Universal morality requires a Primary Source

Was Saddam Hussein wrong when he ordered the gassing of innocent people in Kurdish villages in the late 1980’s? Were the massacres of innocent people in Bosnia and Rwanda wrong?

“Well, yeah. Of course those things were wrong.”

Why? Why are those things wrong?

We know there are fundamental moral standards that teach us that things like murder and rape are wrong. We know it’s wrong to steal from someone. But why do we know this? What is the source of these moral standards? If there are universal standards of morality, then there has to be a Primary Source for that morality.

What if, as some say, there is no God, and we are all here through random chance and billions of years of evolution?

If that is the case, there are and can be no universal moral standards. If there is no supernatural being governing our lives, there can be no universal standard of morality to guide us. This is because the source for any moral code would be the imaginations and beliefs of individual people or groups of people. One group of people may believe that killing innocents is wrong, but another might believe it is perfectly fine.

If there is no God, how can we declare that the actions of Nazi Germany were absolutely morally wrong? We can’t, because the moral code of the Nazis and the moral code of the Allies are simply different standards brought forth by different groups of people. There is no objective way to compare the two.

If there is no God, there can be no absolute moral standards. Instead, there are only competing human values. We cannot declare that Adolf Hitler’s morality is superior or inferior to Mother Teresa’s morality unless we have an objective higher standard to compare them to. An atheist on a forum I used to visit recognized this when he said that the Holocaust was not fundamentally evil because there is no absolute right and wrong.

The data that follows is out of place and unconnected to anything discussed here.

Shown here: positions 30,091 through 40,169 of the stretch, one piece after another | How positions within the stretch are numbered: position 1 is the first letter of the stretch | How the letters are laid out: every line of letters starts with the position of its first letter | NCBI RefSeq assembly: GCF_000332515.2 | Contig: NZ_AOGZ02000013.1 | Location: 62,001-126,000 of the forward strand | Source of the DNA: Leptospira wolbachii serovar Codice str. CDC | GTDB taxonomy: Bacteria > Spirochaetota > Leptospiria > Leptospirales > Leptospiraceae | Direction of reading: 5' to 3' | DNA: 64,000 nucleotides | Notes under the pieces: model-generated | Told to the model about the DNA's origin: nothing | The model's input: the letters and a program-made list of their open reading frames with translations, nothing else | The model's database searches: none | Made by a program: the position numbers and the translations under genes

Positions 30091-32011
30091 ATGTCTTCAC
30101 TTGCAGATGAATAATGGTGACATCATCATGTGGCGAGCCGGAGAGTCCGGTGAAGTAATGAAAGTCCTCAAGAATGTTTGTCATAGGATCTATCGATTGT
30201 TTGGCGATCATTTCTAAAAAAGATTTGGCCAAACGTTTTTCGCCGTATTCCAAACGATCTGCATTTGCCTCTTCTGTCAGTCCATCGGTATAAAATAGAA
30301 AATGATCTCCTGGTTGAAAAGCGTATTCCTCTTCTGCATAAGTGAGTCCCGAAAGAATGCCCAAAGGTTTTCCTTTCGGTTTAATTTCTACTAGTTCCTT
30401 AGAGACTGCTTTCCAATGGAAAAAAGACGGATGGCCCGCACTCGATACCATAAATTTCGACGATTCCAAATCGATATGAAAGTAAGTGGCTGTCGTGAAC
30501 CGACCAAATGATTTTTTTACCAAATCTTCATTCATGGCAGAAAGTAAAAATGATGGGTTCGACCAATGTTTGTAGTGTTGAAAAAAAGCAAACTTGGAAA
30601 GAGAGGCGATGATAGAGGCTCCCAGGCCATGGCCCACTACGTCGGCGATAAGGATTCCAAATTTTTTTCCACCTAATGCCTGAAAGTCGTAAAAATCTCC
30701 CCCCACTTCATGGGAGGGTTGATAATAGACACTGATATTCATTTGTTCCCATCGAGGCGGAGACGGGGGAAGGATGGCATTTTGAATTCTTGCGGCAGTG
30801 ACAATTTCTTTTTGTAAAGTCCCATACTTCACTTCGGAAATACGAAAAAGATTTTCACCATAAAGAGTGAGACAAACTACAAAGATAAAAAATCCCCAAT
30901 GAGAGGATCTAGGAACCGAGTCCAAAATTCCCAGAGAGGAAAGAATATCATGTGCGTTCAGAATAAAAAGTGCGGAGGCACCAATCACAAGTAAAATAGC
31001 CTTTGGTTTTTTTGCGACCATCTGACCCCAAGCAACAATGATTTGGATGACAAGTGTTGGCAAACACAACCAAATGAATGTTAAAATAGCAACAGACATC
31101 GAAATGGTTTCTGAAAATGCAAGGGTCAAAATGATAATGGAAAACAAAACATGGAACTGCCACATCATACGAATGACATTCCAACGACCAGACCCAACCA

This is not to say that “morality” cannot exist in a godless world. Individuals can live by personal moral standards, and groups of people can agree to a set of moral standards to live by and perhaps even enforce by law, but they cannot declare anything to be fundamentally good or evil.

But if there is a God, we can point out what is universally good, or what is universally evil. This is because we have a Primary Source of morality to look to and measure ourselves with: All scripture is given by inspiration of God, and is profitable for doctrine, for reproof, for correction, for instruction in righteousness: That the man of God may be perfect, thoroughly furnished unto all good works. II Timothy 3:16-17

I am a Christian, and therefore I believe there is a universal standard for right and wrong: the Bible. I can declare that the Holocaust was fundamentally immoral because it violates the laws that a Supreme Being has put in place for His creation. I appeal directly to a Higher Power that holds ultimate authority over all mankind, regardless of culture, national history or anything else.

An atheist cannot do that. An atheist can say he personally despises the killing of innocents, and he or she may even argue that killing innocents goes against established human morality. An atheist cannot argue, though, that the Holocaust was fundamentally immoral, because there ois no objective standard to say that his morality is superior to the morality of Nazi Germany. It is a horrible way to live.